Full moon rising over the Caribbean  


Full moon Nov 30 Monday 6:28p

Dec 1-Tuesday at 7:15p

Dec 2 Wednesday at 8:06p

Dec 3 Thursday at 9:01p

Dec 4 Friday at 9:58p

 Sunrise 7:08-7:24 (beginning vs end of month)

Sunset 6:04-6:16


Public events have been suspended due to C-19. Holidays have featured online competitions and events. 

The usual Patron Saint festivities from late November until her Día de la Inmaculada Concepcion on December 8th are suspended, but the priest will celebrate a Mass with a holy rosary each day for each of the groups and organizations, according to a schedule.

Saturday, Dec. 12 Dia de Guadalupe, Patron Saint of Mexico

Sunday, Dec 13-14 Peaking of the Geminid meteor shower--This is one of the two best showers of the year (the other is August Perseids). The sky will be dark all night (new moon) & the largest numbers will be visible around 2a (when the radiant point is highest in the sky). But you should see them from mid evening until dawn, weather permitting. There should be a 'smattering' of meters the nights before & after, and it builds to a peak the week before. This shower features meteors that tend to be bold, white and quick, with up to 50-150 per hour when peaking in optimal conditions, like this year's moonless sky. On Dec. 11,12,13, the slender lunar crescent and planet Venus will rise in the eastern sky at or near dawn.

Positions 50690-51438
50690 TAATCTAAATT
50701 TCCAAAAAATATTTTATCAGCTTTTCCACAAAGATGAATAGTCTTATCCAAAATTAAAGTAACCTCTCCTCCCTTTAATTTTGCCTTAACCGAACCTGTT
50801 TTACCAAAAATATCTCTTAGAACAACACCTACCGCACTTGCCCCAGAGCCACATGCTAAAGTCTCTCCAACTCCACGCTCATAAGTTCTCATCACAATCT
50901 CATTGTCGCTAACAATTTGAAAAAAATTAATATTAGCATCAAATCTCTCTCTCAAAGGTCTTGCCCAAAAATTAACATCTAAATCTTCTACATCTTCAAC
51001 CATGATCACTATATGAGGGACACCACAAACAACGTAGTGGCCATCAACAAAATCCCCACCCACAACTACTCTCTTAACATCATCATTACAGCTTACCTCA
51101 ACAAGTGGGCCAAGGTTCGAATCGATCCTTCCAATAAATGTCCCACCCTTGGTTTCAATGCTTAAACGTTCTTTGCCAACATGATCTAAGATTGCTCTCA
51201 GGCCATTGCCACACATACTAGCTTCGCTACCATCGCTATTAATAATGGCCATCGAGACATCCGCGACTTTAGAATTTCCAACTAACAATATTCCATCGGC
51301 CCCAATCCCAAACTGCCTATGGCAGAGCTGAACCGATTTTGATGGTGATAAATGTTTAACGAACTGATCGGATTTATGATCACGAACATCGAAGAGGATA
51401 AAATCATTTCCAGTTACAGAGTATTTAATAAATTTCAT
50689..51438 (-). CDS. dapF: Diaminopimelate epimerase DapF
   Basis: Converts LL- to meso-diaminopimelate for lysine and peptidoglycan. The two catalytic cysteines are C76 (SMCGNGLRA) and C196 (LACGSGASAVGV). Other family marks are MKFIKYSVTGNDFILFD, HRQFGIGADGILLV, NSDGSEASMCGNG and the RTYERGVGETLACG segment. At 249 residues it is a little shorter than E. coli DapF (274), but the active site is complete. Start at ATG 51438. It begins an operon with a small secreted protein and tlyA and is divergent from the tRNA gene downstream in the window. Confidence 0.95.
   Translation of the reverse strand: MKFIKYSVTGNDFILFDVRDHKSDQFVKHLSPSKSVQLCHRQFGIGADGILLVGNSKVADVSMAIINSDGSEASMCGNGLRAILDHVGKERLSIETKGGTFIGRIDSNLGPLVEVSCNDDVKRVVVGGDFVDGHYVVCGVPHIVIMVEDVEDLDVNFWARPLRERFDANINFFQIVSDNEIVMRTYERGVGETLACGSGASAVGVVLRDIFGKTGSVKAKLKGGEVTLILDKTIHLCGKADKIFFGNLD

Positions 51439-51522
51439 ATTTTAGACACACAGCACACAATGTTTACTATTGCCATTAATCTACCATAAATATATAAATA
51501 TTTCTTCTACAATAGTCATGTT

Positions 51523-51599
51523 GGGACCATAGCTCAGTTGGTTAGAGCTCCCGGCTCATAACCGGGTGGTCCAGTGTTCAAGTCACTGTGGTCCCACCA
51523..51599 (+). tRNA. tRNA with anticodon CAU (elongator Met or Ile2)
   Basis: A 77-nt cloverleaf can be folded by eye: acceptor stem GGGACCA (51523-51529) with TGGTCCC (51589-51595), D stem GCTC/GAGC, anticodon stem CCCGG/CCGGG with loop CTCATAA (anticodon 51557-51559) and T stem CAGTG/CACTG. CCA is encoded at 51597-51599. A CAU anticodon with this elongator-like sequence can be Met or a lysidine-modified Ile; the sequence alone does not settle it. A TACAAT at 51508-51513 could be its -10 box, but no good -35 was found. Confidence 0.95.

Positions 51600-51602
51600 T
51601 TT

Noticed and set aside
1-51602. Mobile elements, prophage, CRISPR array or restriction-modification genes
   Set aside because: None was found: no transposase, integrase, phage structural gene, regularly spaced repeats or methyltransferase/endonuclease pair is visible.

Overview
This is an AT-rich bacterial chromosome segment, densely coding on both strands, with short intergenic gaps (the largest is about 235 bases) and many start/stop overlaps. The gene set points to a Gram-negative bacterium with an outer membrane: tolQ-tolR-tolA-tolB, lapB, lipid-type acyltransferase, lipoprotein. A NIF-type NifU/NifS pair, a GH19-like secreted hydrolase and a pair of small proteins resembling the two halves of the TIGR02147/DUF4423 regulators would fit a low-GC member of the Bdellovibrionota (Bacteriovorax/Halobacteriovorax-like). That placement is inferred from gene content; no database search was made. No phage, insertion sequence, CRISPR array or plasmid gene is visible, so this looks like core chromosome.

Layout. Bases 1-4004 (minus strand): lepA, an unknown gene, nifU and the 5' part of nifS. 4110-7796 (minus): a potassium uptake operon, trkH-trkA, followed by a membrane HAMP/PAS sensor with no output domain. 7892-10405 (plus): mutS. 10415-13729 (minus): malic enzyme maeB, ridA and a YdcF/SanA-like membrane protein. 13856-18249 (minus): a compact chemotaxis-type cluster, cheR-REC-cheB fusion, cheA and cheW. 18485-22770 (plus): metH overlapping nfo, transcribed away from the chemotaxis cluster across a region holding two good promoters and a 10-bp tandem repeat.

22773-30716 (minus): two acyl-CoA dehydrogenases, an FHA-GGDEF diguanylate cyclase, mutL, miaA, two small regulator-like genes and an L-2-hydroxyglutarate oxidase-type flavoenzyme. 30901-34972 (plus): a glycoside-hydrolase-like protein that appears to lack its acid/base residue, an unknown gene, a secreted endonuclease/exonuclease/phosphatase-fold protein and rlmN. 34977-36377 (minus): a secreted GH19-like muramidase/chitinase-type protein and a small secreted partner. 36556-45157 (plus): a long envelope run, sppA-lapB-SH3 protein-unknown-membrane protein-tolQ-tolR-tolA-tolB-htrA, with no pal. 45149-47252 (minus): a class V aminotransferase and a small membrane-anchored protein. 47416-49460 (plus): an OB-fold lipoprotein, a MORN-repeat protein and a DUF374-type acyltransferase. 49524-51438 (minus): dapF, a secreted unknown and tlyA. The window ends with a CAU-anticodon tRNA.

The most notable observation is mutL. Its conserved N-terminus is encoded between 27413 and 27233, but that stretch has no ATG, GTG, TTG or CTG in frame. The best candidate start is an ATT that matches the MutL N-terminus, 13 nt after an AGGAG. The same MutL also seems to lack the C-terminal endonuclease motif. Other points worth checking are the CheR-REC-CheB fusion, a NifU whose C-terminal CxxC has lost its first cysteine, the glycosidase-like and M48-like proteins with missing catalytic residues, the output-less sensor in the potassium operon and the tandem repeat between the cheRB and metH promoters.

Posadas Navidenas Dec 16-24 will presumably be suspended along with the two decorated Caravans. 

Monday, Dec. 21-Solstice

Tuesday, Dec 22-Dark predawn hours-Ursid Meteors (active Dec 17-26, much less than Geminids)

Thursday, Dec. 24 Noche Buena--Many families celebrate, so some businesses may close early and the last ferry crossing could be suspended, as well as the first one on Christmas morning. 

Friday, Dec 25- Christmas

Dec 27-Jan 10-Quadrantid meteors, which will peak Jan 2-3, but the moon will interfere. 

Monday, Dec 28-Dia de los Santos Innocentes--Similar to "April Fool's Day"

Thursday, Dec 31-New Year's Eve events will presumably be digital & public events suspended.

Sources for Weather Information:
LINK to Civil Protection Q Roo weather bulletin  (Spanish)
LINK to Mexico National Weather Service (Spanish)
 LINK to satellite images for the Mexico National Weather Service
 LINK to GOES East Band 16 GIF (animation)
LINK to a private weather station on Isla Mujeres